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Top uranium miner Kazatomprom looks to boost capacity on non-Russian shipping route

Kazatomprom, the world’s largest uranium miner, is looking to boost the capacity of its alternative shipping route to reduce the risk of the potential impact the growing list of sanctions on Russia could have on its exports.

The Kazakh company, which ships most of its products through Russian territory, said in its latest trading update that its third-quarter volumes went via St. Petersburg port “without any disruptions or logistical or insurance-related issues.”

However, it noted that the Trans-Caspian International Transport Route (TITR), which the company has used as an alternative route since 2018, could help mitigate the risk of the primary route becoming unavailable for any reason.

Kazatomprom has an approved annual quota allowing it to ship a total of up to 3,500 tonnes of uranium from its mines via the TITR, and said it has been working on increasing the limit and assisting its joint venture partners “if they would prefer not to receive their share of material via the established route that passes through the Port of St. Petersburg.”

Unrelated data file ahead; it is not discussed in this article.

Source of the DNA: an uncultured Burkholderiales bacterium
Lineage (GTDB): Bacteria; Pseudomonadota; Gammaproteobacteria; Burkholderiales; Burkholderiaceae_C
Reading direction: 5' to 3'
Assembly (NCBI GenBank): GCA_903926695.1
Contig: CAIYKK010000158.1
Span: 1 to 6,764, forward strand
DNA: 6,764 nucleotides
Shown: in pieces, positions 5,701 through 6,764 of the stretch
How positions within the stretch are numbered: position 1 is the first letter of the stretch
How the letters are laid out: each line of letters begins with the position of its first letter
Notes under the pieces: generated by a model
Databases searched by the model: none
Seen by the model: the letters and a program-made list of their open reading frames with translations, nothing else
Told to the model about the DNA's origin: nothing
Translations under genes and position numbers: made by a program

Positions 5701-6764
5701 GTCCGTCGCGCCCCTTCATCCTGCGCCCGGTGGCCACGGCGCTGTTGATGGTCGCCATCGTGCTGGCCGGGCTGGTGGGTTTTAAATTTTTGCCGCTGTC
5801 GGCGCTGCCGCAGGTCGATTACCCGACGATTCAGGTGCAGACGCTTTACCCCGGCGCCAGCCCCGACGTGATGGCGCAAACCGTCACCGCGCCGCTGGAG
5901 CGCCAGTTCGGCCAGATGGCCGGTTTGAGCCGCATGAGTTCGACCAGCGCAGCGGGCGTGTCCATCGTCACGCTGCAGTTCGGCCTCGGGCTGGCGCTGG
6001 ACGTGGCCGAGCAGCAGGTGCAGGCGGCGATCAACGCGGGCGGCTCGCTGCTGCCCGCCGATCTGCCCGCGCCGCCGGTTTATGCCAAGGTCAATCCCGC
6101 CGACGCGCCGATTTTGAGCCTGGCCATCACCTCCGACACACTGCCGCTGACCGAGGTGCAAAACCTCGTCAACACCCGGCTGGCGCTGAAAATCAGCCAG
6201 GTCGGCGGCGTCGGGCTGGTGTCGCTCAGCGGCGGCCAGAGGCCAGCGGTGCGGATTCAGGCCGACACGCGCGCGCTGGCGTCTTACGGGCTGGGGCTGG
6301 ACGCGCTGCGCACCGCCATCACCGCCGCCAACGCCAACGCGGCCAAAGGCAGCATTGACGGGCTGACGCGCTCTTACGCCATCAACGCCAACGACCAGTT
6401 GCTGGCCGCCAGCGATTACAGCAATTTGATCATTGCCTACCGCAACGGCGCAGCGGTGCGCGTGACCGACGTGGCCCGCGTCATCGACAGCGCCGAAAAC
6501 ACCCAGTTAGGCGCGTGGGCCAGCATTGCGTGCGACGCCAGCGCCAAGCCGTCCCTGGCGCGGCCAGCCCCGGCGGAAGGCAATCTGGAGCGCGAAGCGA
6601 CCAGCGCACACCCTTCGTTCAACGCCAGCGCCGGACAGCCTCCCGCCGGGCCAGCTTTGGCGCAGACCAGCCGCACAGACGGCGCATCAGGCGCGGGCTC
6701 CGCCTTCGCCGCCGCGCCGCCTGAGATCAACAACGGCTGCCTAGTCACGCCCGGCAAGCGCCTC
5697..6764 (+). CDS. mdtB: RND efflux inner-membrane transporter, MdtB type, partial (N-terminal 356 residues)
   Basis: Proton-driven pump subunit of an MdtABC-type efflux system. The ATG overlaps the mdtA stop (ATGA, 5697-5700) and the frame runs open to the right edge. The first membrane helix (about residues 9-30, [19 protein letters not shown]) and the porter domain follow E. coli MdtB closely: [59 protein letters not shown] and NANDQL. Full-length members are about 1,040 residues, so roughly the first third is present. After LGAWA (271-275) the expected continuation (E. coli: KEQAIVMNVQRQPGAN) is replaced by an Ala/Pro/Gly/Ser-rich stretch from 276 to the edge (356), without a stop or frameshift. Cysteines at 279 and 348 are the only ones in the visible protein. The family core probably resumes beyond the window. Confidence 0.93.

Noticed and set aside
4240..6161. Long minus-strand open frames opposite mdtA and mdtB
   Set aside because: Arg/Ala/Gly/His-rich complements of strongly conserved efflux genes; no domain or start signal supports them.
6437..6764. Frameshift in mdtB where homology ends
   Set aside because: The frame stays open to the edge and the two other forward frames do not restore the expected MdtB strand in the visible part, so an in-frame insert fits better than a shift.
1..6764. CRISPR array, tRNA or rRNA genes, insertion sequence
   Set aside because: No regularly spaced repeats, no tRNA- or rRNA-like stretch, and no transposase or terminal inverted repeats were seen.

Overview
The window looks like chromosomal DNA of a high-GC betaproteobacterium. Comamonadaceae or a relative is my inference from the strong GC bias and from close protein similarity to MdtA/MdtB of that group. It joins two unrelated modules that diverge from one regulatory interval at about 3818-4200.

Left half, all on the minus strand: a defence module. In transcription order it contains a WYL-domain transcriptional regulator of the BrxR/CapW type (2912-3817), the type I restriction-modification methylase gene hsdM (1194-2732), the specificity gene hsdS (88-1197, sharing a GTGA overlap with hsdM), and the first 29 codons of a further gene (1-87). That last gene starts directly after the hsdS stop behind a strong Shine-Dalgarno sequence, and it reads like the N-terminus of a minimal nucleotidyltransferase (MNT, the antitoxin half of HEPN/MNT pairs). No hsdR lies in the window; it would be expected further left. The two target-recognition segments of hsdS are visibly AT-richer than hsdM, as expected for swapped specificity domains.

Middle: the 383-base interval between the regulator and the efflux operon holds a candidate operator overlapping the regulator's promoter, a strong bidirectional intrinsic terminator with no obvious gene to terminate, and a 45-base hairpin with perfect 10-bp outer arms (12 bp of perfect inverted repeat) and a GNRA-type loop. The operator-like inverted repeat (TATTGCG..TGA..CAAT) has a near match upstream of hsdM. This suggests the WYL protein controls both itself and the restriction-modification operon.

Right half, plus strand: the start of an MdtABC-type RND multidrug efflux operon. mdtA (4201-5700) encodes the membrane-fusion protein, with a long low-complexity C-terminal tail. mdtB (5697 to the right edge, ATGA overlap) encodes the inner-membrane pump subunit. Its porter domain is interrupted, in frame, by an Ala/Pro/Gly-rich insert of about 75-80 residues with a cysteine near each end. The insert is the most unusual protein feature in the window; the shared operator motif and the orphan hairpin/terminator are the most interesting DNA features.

The TITR route goes from Kazakhstan via the Caspian Sea to Azerbaijan and then Georgia, from where products can be shipped through Black Sea ports. Kazatomprom said the route requires the use of chartered vessels rather than commercial shipping companies and to maximise cost efficiency, the material has to be consolidated at the Georgian port of Poti.

Kazatomprom noted it had a shipment to Western markets in-progress on the TITR, which was awaiting consolidation in the Georgian port but warned of delay risks for shipments where the nuclear material is owned by its joint venture partners as “transit country authorities ask for certain shipment details and associated documents.” It added that its sales and revenue guidance for 2022 could be impacted if future shipments on the TITR are delayed.

Adis Ajdin

Adis is an experienced news reporter with a background in finance, media and education. He has written across the spectrum of offshore energy and ocean industries for many years and is a member of International Federation of Journalists. Previously he had written for Navingo media group titles including Offshore Energy, Subsea World News and Marine Energy.
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